Now everything thing I’m describing here is based on the “you’re not going to try to sell your software” assumption. I don’t understand all the licensing yet, but the basic idea seems to be use it for personal and/or non-profit purposes and you’re okay as long as you include the right information and credits when you distribute. If I start thinking about publishing software useful to the world, then I’ll have to learn more about licensing. But for now, I think it’s pretty safe to say that you can use it for your own personal use without any problems.

For those of you that have another favorite Java IDE like JBuilder or Eclipse, for example, you can use it with SuperWaba. There is even a free basic version of JBuilder available. Eclipse is GPL (free), has a plug in for SuperWaba, and I think it has a debugger and package support. Other possibilities are things like TextPad. Newsgroups are full of info on how to do that, but until I give it a serious try it’s out of scope for this blog. And, besides, the whole compile and build process with things like ANT, Warp, Exegen, Jump and Matchbox are kind of intimidating to me at the moment. But with MobileCreator it’s pretty much automatic. And you can even use the same code to generate for Pocket PC in case you’ve “gone over to the dark side” as they say in Palm circles.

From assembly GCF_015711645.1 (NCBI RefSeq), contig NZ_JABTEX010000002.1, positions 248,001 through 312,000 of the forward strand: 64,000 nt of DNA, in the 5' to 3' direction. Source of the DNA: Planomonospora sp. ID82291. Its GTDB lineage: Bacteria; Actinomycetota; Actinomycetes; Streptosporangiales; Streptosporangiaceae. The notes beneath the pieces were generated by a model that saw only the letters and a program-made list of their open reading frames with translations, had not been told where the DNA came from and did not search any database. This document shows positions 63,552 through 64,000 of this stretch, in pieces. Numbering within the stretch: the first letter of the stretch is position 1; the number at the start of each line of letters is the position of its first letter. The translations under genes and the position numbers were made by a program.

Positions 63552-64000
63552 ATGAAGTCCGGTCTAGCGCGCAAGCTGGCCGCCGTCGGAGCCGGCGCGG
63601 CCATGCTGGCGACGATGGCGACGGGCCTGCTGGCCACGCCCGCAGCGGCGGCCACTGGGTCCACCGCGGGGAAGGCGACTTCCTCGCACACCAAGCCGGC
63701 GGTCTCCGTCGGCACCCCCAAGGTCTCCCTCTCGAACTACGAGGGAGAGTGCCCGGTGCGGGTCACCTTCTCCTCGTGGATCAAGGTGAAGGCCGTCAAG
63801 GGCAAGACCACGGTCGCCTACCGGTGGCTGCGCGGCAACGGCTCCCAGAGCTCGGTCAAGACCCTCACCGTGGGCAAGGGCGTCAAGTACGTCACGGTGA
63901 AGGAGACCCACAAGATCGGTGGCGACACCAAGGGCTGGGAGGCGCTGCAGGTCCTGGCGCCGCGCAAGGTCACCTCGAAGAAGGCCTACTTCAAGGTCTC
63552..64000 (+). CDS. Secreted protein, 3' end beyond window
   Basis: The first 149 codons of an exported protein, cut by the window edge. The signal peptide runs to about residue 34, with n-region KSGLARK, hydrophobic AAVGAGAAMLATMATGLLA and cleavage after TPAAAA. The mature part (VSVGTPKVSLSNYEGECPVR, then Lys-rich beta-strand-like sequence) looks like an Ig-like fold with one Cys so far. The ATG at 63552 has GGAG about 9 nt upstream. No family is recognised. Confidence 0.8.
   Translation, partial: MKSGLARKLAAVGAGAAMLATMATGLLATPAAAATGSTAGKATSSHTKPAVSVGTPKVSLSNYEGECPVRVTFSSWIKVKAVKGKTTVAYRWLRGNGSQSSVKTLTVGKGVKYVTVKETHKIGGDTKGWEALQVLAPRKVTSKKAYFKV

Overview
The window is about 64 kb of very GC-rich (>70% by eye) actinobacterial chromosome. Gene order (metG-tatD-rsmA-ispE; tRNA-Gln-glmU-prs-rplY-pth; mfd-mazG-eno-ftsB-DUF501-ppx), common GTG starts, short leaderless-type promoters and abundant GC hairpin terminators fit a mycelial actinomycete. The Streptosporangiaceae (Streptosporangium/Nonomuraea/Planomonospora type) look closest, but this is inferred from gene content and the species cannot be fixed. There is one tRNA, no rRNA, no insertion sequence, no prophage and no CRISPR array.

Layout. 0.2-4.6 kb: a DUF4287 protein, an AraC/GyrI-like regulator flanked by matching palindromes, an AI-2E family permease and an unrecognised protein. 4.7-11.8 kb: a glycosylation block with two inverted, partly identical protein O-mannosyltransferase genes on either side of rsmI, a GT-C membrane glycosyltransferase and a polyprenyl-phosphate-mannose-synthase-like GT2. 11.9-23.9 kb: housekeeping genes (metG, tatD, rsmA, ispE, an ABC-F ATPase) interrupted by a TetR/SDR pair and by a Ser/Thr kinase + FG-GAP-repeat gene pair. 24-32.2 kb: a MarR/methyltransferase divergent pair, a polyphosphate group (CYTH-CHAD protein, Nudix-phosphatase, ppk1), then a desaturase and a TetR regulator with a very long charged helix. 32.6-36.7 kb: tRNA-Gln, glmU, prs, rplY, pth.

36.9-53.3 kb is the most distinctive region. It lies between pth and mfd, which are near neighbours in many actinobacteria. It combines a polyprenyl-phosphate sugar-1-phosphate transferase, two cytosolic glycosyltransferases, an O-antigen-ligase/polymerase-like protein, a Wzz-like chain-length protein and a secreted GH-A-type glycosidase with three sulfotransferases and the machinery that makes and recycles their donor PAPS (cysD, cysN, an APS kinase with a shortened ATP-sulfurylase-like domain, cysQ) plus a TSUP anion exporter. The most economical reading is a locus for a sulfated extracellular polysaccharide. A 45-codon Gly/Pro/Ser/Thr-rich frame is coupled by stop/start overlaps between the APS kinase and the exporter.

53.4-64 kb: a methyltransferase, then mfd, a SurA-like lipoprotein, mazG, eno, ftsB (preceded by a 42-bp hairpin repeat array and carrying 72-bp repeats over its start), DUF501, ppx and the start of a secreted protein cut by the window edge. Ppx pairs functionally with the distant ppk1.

So let’s get back to what we have to do.
--> Download and install SuperWaba
--> Download and install the Sun SDK
--> Download and install the Palm Emulator or Simulator, and
--> Download and install MobileCreator.